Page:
Editorial: Density is not your friend

Last weekend, as the sun came out and warmed the land around us, people left their homes and went outdoors. They went shopping, they bought ice cream, they walked around Greenport Village and downtown Riverhead. For a weekend, it seemed like a victory party was underway and that COVID-19, the destroyer of economies, businesses big and small and people’s lives, had finally been vanquished.

Alas, although predictable, it was premature. Two months of self-isolation and the warm sun brought out crowds across the North Fork. The sight was alarming for many people, including Greenport Village Trustee Mary Bess Phillips. Early Sunday morning she wrote a guest column for The Suffolk Times describing crowded sidewalks over the weekend and a lack of separation between people. 

Her concerns serve as a reminder that the virus — which has so far caused billions of dollars in economic losses and, as of Tuesday morning, claimed nearly 70,000 lives nationwide — will do even more harm if we end social distancing standards prematurely.

In other parts of the country, last weekend brought out protesters who oppose the shutting down of the American economy and the states’ mandates that people to shelter at home. Outside the statehouse in Michigan, for example, well-armed angry white men in masks and bulletproof vests, with assault weapons and extra magazines for their weapons, stood guard, as if waiting for the first shots to be fired in a second American revolution.

At a protest in Commack on Friday, hundreds gathered to protest the shutting down of New York’s economy. One protestor carried a sign that read, “This is America. Not Nazi Germany. Open up Now. Trump 2020.” 

Nazi flags were photographed at some protests around the country. One protester was photographed carrying a sign comparing the shutdown of our economy to the Auschwitz death camp — malevolence and stupidity wrapped in one. One can only imagine how many Americans would react if a similar-sized group of black men armed with assault weapons occupied a government building. 

It has been said that we are in the second or third inning of this COVID crisis. So much damage has been done it’s hard to think there could be six or seven more innings still to play out. So many deaths, but also many ruined businesses — and countless Americans who won’t be able to pay their bills and will have to pull their children out of colleges and universities because they can’t cover the tuition payments.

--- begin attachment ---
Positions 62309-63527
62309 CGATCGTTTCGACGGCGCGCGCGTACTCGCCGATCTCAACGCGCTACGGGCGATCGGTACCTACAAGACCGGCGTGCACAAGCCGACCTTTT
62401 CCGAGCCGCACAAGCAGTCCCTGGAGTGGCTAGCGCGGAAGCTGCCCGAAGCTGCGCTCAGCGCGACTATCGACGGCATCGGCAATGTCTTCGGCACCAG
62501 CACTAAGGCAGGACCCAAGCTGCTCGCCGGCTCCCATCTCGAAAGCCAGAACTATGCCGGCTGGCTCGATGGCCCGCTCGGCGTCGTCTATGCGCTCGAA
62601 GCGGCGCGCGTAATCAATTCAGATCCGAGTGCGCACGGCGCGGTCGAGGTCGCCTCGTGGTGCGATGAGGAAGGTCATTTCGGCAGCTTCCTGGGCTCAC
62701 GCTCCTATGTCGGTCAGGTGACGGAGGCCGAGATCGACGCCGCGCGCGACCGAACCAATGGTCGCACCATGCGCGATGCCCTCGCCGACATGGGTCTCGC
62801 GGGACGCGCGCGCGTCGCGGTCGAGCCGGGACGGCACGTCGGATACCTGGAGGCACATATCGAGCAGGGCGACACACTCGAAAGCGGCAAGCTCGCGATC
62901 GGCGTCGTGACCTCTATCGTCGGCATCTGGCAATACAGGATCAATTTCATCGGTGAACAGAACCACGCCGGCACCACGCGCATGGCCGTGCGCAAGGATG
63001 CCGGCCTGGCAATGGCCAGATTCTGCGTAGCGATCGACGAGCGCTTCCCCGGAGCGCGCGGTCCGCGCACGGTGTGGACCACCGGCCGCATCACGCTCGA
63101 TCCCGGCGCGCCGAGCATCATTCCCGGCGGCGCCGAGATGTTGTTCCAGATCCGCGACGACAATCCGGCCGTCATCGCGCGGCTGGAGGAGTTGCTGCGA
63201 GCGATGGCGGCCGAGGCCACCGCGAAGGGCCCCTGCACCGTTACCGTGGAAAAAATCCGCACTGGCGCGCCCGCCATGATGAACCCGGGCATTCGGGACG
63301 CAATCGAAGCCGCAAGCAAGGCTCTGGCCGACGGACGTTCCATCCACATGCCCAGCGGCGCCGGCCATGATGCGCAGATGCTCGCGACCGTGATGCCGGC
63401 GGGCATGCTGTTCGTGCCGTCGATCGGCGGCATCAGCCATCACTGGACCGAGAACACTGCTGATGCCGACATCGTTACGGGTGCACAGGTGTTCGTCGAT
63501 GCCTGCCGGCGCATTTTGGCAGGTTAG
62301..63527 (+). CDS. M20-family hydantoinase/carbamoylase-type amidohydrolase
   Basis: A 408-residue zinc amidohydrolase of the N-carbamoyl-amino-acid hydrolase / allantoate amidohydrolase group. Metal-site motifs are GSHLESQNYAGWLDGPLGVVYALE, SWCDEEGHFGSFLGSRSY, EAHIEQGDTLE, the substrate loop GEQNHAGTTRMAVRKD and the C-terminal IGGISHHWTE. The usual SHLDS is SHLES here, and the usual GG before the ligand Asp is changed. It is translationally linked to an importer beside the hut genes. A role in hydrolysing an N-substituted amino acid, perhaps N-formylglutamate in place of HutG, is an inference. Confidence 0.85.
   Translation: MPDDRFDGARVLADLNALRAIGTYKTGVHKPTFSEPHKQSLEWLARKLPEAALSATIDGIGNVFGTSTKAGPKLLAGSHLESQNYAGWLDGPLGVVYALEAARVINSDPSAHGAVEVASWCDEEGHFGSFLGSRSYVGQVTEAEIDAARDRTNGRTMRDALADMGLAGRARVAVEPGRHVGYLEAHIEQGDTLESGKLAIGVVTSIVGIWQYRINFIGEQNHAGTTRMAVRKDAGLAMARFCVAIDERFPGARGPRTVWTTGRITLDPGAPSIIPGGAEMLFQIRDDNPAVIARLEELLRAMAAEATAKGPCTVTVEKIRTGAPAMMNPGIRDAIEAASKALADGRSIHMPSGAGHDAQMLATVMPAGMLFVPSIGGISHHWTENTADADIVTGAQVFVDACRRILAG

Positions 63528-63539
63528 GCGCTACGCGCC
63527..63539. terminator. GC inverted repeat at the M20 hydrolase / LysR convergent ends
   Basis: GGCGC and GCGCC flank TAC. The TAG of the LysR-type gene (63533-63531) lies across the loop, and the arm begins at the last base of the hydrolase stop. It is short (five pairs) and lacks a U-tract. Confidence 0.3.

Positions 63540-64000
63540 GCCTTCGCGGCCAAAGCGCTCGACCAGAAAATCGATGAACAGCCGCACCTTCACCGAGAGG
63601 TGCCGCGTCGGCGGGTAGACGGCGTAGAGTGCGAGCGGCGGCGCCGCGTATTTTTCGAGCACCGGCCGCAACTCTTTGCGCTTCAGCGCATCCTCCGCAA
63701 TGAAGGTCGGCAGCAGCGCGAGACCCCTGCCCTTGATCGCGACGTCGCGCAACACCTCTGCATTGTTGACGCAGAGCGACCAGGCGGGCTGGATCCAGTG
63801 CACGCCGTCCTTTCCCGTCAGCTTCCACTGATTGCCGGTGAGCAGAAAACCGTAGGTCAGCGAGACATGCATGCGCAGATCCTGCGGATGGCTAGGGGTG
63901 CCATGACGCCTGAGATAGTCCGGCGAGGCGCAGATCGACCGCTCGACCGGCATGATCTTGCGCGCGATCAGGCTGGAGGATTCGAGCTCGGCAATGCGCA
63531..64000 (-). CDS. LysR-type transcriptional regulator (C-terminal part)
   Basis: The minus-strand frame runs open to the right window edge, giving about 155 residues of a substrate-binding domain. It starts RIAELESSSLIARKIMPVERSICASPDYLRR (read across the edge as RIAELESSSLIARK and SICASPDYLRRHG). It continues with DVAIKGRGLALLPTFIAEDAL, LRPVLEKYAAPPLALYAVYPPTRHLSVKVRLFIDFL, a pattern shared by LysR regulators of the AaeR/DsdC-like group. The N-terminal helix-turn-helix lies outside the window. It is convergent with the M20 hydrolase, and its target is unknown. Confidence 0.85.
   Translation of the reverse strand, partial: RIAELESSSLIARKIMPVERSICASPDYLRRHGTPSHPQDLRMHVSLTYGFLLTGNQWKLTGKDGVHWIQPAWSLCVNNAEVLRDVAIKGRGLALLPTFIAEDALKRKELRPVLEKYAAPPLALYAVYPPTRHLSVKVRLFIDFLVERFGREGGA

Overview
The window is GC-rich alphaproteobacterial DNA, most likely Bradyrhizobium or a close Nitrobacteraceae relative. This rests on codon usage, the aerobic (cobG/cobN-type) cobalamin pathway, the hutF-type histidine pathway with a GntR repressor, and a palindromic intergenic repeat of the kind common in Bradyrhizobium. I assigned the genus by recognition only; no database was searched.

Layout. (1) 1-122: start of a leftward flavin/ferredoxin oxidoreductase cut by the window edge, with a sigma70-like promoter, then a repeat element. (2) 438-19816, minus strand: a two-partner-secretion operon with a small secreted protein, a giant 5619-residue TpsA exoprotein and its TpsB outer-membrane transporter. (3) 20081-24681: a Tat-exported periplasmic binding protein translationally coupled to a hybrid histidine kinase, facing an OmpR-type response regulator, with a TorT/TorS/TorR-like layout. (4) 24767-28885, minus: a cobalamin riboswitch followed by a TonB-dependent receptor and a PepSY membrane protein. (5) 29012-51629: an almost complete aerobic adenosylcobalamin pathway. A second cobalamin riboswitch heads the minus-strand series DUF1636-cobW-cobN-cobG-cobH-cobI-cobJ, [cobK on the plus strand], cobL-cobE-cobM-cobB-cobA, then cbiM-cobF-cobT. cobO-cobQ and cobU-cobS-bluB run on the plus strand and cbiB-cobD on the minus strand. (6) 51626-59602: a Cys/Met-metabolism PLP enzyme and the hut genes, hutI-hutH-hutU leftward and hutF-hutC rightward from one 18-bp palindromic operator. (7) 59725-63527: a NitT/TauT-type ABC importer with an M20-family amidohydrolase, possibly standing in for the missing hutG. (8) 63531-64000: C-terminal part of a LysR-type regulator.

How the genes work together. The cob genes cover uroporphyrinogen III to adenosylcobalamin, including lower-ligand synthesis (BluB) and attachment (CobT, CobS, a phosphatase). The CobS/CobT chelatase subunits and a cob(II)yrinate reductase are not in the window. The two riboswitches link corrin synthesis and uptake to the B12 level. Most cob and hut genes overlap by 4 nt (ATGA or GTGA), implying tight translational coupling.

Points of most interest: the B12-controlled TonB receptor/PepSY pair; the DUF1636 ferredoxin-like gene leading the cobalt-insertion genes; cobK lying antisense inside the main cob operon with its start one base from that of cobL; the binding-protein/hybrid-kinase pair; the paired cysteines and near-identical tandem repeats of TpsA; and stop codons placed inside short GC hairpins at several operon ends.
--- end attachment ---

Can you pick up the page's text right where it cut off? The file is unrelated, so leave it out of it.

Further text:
One federal agency is predicting nearly 3,000 coronavirus deaths per day by June 1. Another projection estimates that over 135,000 Americans will have died from the virus by August. 

What will this summer be like — on eastern Long Island and across the country — if half the businesses that were open just eight weeks ago are shuttered, if restaurants can only stay open by admitting far fewer customers and if sports stadiums are empty of fans. The news seems even more grim today than it did just a few weeks ago.

On Monday, a very cautious Gov. Andrew Cuomo outlined additional details about into how a plan to reopen New York would unfold in different regions of the state and presented a chart showing that no region currently meets all the criteria. The new schedule pushes opening dates for construction into early June and for restaurants even later in the month. 

The economy must be reopened — but how and when? At what cost? A long line at an ice cream parlor could endanger lives — including those of family at risk who remained at home, once those customers return. 

Are we to accept a spike in infections and deaths as a consequence of reopening our economy? As Gov. Cuomo said, “Remember, density is not your friend. Large gatherings are not your friend. That’s where the virus tends to spread.”

We must continue to be cautious, to listen to scientists and medical professionals, even as we must do what we can from a distance to help local businesses survive. We want them there when we emerge from this horror.